“Unfortunately, there’s more. I’m not done going through his symptoms and diagnoses yet. He also has symptoms resembling bacterial meningitis. He’s got all the symptoms I’ve already mentioned, plus while he was here he got a headache and stiff neck. He’s also confused. It could just be a head or neck injury, but I’m worried. The blood tests will help pin it down. I should have more news in a few hours.”
“Is it contagious? Can we see him?” Mrs. Devor asked.
“Despite what you see in the movies, necrotizing fasciitis isn’t contagious, and it’s hard to catch bacterial meningitis. Still, until we get a handle on exactly what is going on, you should wait here.”
The doctor answered a few more questions from Stanley and Mrs. Devor before leaving. When they were alone, Beth and the Devors said nothing for a few minutes. Beth spoke first.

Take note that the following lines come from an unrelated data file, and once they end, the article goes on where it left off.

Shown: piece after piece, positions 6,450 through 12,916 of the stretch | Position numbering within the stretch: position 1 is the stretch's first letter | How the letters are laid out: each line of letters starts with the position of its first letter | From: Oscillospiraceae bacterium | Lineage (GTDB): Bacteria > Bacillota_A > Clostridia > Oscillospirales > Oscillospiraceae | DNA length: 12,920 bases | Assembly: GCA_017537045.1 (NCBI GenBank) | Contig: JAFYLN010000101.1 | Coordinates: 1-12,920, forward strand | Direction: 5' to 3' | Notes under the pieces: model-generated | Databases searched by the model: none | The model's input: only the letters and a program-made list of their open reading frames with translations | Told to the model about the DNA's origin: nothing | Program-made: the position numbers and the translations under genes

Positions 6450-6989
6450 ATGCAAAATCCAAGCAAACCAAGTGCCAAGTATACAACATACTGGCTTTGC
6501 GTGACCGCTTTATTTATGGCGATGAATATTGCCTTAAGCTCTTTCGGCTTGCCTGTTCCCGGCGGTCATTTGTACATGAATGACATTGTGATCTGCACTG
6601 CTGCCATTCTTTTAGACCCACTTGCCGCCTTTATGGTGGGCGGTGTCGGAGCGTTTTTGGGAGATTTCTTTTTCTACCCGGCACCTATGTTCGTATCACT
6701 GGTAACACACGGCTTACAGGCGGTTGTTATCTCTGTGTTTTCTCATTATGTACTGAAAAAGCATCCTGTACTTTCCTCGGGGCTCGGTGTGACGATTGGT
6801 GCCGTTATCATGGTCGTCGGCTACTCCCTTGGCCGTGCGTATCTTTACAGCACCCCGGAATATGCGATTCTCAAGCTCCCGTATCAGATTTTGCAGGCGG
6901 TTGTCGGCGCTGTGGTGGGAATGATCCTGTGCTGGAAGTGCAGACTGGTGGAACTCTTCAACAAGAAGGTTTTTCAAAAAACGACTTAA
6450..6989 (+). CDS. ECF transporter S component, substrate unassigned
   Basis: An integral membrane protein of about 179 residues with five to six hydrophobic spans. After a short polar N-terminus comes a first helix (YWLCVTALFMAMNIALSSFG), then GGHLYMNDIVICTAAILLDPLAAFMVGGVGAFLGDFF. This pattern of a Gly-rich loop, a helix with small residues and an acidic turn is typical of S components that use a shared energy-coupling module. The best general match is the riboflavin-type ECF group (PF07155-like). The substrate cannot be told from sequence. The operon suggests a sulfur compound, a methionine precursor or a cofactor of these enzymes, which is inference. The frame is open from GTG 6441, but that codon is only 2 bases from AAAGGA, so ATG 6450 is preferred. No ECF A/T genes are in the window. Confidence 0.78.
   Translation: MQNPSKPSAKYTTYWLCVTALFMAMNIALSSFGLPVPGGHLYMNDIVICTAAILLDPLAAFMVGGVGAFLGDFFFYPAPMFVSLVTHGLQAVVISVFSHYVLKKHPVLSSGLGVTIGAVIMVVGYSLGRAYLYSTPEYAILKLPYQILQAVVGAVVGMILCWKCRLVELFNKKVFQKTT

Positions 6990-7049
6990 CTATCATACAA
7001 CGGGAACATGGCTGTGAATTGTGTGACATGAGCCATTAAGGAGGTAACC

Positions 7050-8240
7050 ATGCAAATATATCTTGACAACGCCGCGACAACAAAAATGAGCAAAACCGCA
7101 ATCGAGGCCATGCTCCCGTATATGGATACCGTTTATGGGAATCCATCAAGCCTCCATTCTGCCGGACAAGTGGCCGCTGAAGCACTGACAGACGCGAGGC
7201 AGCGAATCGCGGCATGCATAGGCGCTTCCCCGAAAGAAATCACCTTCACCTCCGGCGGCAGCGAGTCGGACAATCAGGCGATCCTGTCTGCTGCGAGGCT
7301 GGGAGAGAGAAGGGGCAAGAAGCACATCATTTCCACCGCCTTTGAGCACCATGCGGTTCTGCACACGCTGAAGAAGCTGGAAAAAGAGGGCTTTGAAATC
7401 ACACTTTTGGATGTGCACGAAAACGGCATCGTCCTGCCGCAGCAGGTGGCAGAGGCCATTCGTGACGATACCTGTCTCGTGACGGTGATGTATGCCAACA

“This is my fault,” she said again.
“Beth, stop,” Mrs. Devor said. “You had no way to know.” As Mrs. Devor spoke, Beth saw her cast another glance at Stanley.
“This is crazy,” Beth said. “It’s like whatever went on in that room brought our costumes to life.”
“Beth, there’s a hotel next to the hospital,” Stanley said. “Go home, get some things, and check yourself in for a few nights.”
“I’m not leaving here. And even if I did, my apartment isn’t that far from the hospital.”
“Beth, I want you away from your apartment and from John. I doubt these people even know you exist, but it’s better to be safe.”
Beth thought about the gunshots and saw the seriousness in Stanley’s eyes. She knew the people from the facility would kill her if they found her.
“You’ll tell me right away if there are any developments here?” she asked. “Or if I can see John?”
“I will. Now get some rest.”
The ventilator mask covered the face of the sleeping girl. Demarco Dominick’s lips trembled as he held her hand and looked down at her face. Three tubes ran from the machines around the bed, disappearing into her body. Even when she had been healthy, his massive hand had dwarfed the hand of his seventeen-year-old daughter, Ashley. Now she was frail, her physique a victim of all the pills and other drugs she had abused.